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1.1 INTRODUCTION Agriculture plays a vital role in Indian economic development. It is the back bone of Indian economy. It contribute around 22 per cent of Gross Domestic product (GDP) and provides employment to65 per cent of rural labour. It contributes 14.7 per cent to the total export earnings. It is a source of supply of raw materials to leading industries. Nearly one third of India’s industrial outputs depends upon the supply of agricultural commodities such as raw cotton, jute, oil seeds, tobacco, spices and constitute major items of India’s exports. Sardar Vallabhai Patel, the first deputy minister of India, had rightly pointed out that India’s culture is agriculture. Realizing the significance of agriculture sector, the government of India implemented various programmes for agriculture development. In particular, the Green Revolution Programme was implemented in 1965. This made Indian economy self sufficient in food grain production. But the Indian population is now growing at a high rate. Therefore, there is a dire need for an innovative strategy to increase agricultural production further. In other words, there is a need to ensure effective use of inputs under assured condition of irrigation to meet the need of the growing population and face the stiff competition in the era of globalization. Under these condition the farmers who own meagre resources require capital to make a break-through in agriculture production. The growing important of capital for transformation of agriculture implies increase for credit when a majority of cultivators have little ‘owned funds’ to operate new technology. In the early stage of the adoption of any new technology, ‘owned funds’ is the main source of finance because the big and medium farmers are the main participants in it. But in the later stage the need for credit is felt more intensively when the small and marginal farmers also adopt the new technology. Agricultural credit is one of the most crucial inputs for agricultural development. Money lenders were the major primary sources of credit to the farmers for a long time. But this source was inadequate and highly exploitative. The main aim of the money lenders was to grab the lands of the small and marginal farmers. In this regard, the report of All Indian Rural Credit Survey has admirably observed that private credit is wholly unsuitable in the context of planning for larger agricultural production. As a result of unscrupulous practices of the non-institutional sources, the government set up co-operative credit societies and land mortgage banks to ensure adequate flow of credit to the farm sector. But
In this regard. The multi-agency approach and services approach are adopted to finance agriculture on priority basis. most of the farmers were inherent with their family liabilities.2 STATEMENT OF THE PROBLEMS There is a growing need for capital to transform Indian agriculture. The Reserve Bank of India took a series of measures to strengthen co-operative institute based on the recommendation of the committee. It is the foremost lubricating factor which turns the wheels of all the sectors of the economy toward property.3 percent of the total credit requirement of farmers while the money lenders accounted for 93 percent of credit needs.these co-operatives could meet barely 3. It is quite pertinent to note here the observation of the All Indian Rural Credit Survey committee (1954) that co-operation has failed. This government adapted multi agency approach consisting of co-operatives. the government adopted various programmes to make credit easily accessible to farmers. Realizing the importance of agriculture credit. The lead bank scheme was also . It set up the Agriculture Refinance Development Corporation (ARDC) to provide refinance support to banks for promoting the programmes of agricultural development. 1. Credit is one of the most critical inputs for agriculture development. The NABARD now plays a dual role as an apex institution and as a refinance institution. More over. The NABARD was then set up in July 1982 by an Act of Parliament to take over the function of the ARDC. It encourages the co-operatives sectors and commercial banks to lend the farm sector liberally on easy terms and condition. But the poor income earned by the farmers due to irregularity and shortage of monsoon prevent the farmers from spending on their own on agriculture activities. The Reserve Bank of India also took serious efforts to ensure adequate farm credit. Agriculture is no exception to it. the demand for farm credit increased manifold after implementation of Green Revolution Programme in Indian agriculture. Despite the various measure the co-operative credit societies could not rise to the expected level. It is an important component in the production process for resources-scarce farmers. Which turns the wheels of all the sectors of an economy towards property. Therefore credit requirement of the farmers should be adequately met through institution sources. the All Indian Rural Credit Survey committee (1969) pointed out that the rural credit could not be met by co-operative societies alone and that commercial bank should also play an important role in rural credit. A credit is the life blood of any economic activity. Further. commercial banks Regional Rural Banks to provide cheaper and adequate credit to farmers. but co-operation must succeed.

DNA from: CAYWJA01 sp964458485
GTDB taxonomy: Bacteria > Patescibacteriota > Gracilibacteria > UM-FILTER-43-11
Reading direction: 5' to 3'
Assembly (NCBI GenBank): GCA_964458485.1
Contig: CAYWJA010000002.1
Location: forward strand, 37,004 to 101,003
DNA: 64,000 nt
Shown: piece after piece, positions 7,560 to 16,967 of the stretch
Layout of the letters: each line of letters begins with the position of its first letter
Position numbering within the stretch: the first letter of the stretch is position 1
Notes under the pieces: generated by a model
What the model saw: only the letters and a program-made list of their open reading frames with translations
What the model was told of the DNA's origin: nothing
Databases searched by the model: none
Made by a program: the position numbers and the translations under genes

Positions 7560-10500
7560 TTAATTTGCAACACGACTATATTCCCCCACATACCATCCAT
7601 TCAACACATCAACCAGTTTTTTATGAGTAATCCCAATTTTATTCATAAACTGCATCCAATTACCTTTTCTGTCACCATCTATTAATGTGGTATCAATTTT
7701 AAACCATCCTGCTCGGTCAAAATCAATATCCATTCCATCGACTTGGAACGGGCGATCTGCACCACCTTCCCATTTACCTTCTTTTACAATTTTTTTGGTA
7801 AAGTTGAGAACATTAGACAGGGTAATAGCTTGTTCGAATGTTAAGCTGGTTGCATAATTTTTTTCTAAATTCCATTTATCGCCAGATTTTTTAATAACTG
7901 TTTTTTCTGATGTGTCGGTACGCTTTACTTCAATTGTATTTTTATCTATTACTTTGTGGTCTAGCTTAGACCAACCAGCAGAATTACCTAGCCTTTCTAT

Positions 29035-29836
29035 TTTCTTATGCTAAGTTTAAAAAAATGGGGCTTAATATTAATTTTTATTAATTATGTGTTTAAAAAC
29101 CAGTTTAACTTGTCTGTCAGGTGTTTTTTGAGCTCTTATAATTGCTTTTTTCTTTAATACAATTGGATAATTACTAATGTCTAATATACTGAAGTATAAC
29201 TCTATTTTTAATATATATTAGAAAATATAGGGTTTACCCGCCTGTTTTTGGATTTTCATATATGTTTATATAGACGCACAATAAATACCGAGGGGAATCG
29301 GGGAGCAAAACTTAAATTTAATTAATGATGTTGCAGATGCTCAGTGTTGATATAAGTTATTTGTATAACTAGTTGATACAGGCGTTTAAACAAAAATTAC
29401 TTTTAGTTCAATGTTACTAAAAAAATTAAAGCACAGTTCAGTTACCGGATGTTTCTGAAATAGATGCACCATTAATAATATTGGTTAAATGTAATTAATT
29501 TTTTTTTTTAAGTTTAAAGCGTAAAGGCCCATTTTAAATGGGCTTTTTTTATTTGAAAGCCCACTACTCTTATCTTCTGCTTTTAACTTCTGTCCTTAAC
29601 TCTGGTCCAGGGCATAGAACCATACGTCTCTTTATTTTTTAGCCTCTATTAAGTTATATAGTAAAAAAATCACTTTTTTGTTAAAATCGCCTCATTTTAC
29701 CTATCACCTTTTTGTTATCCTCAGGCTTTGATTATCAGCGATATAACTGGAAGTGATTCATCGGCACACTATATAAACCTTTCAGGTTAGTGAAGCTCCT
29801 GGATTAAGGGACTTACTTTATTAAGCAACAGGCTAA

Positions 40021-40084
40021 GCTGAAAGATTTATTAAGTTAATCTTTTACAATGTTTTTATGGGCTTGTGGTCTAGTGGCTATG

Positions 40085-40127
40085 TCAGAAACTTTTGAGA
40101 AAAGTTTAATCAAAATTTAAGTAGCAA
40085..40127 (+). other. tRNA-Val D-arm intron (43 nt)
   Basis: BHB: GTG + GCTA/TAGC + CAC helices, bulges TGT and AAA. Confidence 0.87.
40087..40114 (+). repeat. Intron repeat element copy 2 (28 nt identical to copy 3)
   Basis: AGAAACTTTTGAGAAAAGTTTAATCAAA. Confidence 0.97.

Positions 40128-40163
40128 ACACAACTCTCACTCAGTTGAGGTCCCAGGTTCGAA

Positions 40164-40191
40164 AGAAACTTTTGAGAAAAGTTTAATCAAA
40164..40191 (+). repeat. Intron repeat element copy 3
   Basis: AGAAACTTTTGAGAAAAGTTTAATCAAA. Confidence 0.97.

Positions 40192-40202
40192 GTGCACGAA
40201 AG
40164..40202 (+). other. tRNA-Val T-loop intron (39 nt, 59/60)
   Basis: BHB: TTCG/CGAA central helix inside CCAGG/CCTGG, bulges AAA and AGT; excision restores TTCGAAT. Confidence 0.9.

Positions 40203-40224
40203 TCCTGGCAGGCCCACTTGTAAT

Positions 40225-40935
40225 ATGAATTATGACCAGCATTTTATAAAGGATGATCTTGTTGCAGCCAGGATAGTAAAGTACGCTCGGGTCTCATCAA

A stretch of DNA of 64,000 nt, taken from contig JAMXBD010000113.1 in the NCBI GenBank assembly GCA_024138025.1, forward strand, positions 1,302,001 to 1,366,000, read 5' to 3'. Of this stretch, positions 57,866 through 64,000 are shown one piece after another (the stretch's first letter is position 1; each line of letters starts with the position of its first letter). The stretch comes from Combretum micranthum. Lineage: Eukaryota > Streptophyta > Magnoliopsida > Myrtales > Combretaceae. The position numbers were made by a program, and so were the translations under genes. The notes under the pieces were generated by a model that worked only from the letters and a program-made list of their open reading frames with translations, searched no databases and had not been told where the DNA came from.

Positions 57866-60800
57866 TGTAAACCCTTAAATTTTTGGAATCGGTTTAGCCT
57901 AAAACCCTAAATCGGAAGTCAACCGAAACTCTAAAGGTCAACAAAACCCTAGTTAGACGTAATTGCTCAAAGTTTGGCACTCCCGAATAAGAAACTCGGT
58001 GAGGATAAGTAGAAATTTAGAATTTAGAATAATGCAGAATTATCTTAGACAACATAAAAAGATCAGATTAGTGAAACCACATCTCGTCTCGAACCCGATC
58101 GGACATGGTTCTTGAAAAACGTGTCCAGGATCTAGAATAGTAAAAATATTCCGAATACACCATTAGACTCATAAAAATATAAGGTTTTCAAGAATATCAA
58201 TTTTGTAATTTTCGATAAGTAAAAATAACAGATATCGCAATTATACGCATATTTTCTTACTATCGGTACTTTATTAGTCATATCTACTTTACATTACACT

In this content the researcher made an attempt to analyse the levels of awareness and the attitude of borrowers towards the various schemes and lending practice of the canara bank.introduced to ensure effective role of the commercial banks in extending credit farm sector. Further. bullock cart loan and crop loan. The problems of over dues has become a hard nut to crack. The other problem in agriculture credit is poor recovery of loan. They also extend loan for other allied activities.3 REVIEW OF LITERATURE . sprinkler irrigation loan. The basic question is whether the farmers have been aware of all these schemes made available by the commercial banks to agriculture sector. The available literature reveal that lack of follow-up action. farm machinery loan. 1. The kisan credit card scheme was introduced in 1998. The commercial banks now extend various types of loan to farm sector. The soaring ever dues affect the recycling of credit. An attempt has also been made to examine the causes of wilful default of repayment of farm credit. improper use of borrowed funds and reluctant attitude of borrowers and fluctuating income are some of the causes of over dues of farm credit. Some of them include farm development loan. it becomes essential to evaluate the attitude of the borrowers towards the schemes and lending condition of the commercial banks.